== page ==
Washington Law Review


John C. Hammar


Washington enacted the State Environmental Policy Act (SEPA) in 1971, which required that consideration be given to environmental factors for all developments proposed by either private or public entities. The legislature delegated authority to promulgate rules for SEPA's interpretation and implementation to a specially created state agency, the Council on Environmental Policy (CEP).9 The CEP was specifically directed to detail the procedures for completion of the "threshold determination," the test to determine whether an environmental impact statement (EIS) must be prepared. Responding to this task, it issued the SEPA Guidelines in December 1975, the culmination of two years of extensive drafting and public hearings This comment will discuss the choice of the agency required to make the threshold determination and will outline how the determination should be made. Preparation of an EIS is required whenever "major actions significantly affecting the quality of the environment" are proposed. Theoretically, all actions are subject to the threshold determination analysis because there are no express exceptions to the statute.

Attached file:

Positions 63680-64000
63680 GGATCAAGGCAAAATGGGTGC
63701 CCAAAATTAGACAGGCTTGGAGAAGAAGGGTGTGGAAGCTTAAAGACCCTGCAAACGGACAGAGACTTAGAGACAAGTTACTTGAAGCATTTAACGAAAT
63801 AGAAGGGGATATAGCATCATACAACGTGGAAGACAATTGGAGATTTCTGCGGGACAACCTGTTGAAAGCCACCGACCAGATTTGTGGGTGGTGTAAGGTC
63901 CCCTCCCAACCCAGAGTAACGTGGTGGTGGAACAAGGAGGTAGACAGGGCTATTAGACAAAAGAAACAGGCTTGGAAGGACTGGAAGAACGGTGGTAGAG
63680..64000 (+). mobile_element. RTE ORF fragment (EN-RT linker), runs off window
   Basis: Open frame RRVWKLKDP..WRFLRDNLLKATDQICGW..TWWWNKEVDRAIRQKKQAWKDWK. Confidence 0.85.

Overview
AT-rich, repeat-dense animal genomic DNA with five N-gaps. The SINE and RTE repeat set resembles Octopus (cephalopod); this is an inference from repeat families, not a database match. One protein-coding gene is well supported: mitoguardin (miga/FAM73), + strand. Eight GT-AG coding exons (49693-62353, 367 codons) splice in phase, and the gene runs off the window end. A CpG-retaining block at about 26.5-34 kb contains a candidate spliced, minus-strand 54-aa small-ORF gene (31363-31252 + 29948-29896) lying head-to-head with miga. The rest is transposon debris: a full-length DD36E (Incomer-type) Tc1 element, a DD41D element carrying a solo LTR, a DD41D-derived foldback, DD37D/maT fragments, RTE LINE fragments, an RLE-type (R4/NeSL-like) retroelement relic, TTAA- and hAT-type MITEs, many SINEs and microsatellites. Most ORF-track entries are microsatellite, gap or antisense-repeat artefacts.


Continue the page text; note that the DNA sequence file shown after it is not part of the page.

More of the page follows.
First Page